[0003]FIG. 1 is a conventional transmitting system 100 for supporting two access protocols. The transmitting system 100 may include a first waveform generating portion 110, a first In-phase and Quadrature (I-Q) filter 120, a first amplitude filter 130, a second waveform generating portion 140, a second I-Q filter 150, a second amplitude filter 160, and a combining device 170. The first waveform generating portion 110 and the second waveform generating portion 140 may include a digital waveform generator, an interpolator, and a converter to produce digital waveforms (not shown). The digital waveforms typically include an in-phase (I) signal and a quadrature (Q) signal. The waveforms may or may not include an amplitude signal, depending on whether the particular access protocol being supported specifies an amplitude signal. For example, DAMPS and EDGE include an amplitude signal, while AMPS and GSM do not.
  • [0004]
    The first and second I-Q filters 120 and 150, and the first and second amplitude filters 130 and 160 if present, may include passive or active low pass filters. Typically, these filters are passive and have a fixed bandwidth that may vary from filter to filter. The combining device 170 may include, for example, a switch that chooses either the outputs from filters 120 and 130 or the outputs from filters 150 and 160. The signal output by the combining device 170 may be further modulated, amplified, and transmitted from an antenna (not shown).
  • [0005]
    The transmitting system 100 may be utilized by a conventional mobile terminal to support two access protocols. The first and second waveform generating portions 110 and 140 generate digital waveforms consistent with a first access protocol and a second access protocol, respectively. As conventionally implemented, phase waveforms in the first and second waveform generating portions 110 and 140 may be filtered by the first and second I-Q filters 120 and 150, respectively. Amplitude waveforms in the first and second waveform generating portions 110 and 140 may be filtered by the first and second amplitude filters 130 and 160, respectively. The filters 120, 130, 150, and 160 may be termed “reconstruction” filters, because they reconstruct an analog signal from the generated digital waveforms. The combining device 170 combines filtered signals from the filters 120 and 130, or from the filters 150 and 160, for transmission.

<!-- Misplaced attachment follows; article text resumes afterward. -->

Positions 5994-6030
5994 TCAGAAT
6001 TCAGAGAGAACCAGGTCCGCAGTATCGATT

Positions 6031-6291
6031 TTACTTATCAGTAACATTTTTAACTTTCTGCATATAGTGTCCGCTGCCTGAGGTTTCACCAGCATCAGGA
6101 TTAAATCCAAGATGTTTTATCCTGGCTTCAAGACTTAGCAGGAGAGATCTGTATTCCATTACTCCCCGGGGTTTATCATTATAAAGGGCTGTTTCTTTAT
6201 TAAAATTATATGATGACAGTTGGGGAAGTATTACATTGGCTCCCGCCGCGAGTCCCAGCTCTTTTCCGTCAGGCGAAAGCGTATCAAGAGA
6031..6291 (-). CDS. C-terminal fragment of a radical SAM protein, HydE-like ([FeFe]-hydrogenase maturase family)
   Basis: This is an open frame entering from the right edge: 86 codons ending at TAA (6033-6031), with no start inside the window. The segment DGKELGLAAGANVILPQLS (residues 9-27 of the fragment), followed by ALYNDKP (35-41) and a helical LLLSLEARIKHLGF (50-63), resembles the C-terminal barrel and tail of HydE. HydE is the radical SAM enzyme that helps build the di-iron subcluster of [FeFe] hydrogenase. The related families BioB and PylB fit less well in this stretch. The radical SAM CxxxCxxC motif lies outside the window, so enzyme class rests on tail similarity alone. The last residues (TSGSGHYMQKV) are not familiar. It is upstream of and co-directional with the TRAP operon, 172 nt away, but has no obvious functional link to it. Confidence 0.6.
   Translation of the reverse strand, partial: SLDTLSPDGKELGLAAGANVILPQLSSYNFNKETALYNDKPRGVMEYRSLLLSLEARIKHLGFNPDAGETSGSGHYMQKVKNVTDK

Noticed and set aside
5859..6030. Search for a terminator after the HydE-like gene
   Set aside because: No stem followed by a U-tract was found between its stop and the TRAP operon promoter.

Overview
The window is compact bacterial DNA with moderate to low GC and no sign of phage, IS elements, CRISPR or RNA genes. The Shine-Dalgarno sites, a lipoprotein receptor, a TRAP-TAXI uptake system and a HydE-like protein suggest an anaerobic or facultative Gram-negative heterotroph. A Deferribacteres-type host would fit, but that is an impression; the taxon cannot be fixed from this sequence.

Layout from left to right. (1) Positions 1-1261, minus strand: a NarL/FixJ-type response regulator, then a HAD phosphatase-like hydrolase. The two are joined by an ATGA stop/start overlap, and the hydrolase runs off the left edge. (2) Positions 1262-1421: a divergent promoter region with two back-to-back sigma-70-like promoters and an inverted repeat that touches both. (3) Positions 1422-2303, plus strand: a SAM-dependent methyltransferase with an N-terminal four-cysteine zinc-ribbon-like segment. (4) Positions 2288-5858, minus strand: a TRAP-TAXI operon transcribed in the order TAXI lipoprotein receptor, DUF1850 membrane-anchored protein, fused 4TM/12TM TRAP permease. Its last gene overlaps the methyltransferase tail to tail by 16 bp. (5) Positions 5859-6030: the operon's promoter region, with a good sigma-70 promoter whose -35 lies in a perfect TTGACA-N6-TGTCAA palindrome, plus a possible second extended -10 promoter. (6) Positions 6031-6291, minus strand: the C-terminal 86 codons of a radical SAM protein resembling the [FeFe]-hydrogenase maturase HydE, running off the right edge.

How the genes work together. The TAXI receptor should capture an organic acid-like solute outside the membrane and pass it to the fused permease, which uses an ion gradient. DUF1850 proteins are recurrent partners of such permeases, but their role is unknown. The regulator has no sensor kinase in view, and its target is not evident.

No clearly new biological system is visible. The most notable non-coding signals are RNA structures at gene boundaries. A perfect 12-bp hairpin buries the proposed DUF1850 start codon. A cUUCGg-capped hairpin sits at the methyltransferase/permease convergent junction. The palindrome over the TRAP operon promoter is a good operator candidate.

• [0006]
    [0006]FIG. 2 is an exemplary frequency domain plot 200 to illustrate another function performed by the low pass filters in addition to reconstructing analog signals. Signal spectrum 210 represents a spectrum of a desired analog signal. However, because the waveform generating portion 110, for example, generates a digital signal, some converter noise 220 is added to the desired spectrum 210. Such converter noise 220 typically results from quantization steps present in the digital signal output from the waveform generating portion 110.
  • [0007]
    Spectrum mask 230 represents an outer spectral envelope specified by a particular access protocol (e.g., DAMPS). To conform to the access protocol, a transmitted signal must be within the spectrum mask 230. Low pass filter attenuation 240 represents the spectral characteristics of, e.g., I-Q filter 120. This attenuation 240 is necessary to force the combination of the signal spectrum 210 and the converter noise 220 to fall within the spectrum mask 230, and thereby conform to the access protocol.
  • [0008]
    Conventionally, the transmitting system 100 that supports two protocols needs at least two sets of filters (i.e., 120/130 and 150/160) due to different bandwidth requirements of these protocols. For example, for the phase branch in one implementation of two exemplary protocols, DAMPS would need a 100 kHz low pass filter, and EDGE would need a 500 kHz low pass filter. For the amplitude branch in this implementation of the two exemplary protocols, DAMPS would need a 100 kHz low pass filter, and EDGE would need an 500 kHz low pass filter. The I-Q filters 120 and 150 are needed to handle the two different bandwidths in the phase branches (i.e., 100 kHz and 500 kHz). Similarly, the amplitude filters 130 and 160 are needed to handle the two different bandwidths in the amplitude branches (i.e., 100 kHz and 500 kHz).
  • BRIEF SUMMARY OF THE INVENTION
  • [0009]
    In accordance with the purpose of the invention as embodied and broadly described herein, a transmitter for processing signals in accordance with two or more access protocols may include a first digital waveform generator to generate a plurality of first digital waveforms from first transmission data in accordance with a first access protocol. The transmitter also may include a second digital waveform generator to generate a plurality of second digital waveforms from second transmission data in accordance with a second access protocol. One or more common reconstruction filters coupled to both the first and second digital waveform generators receive one of the first and second digital waveforms and output one or more analog waveforms.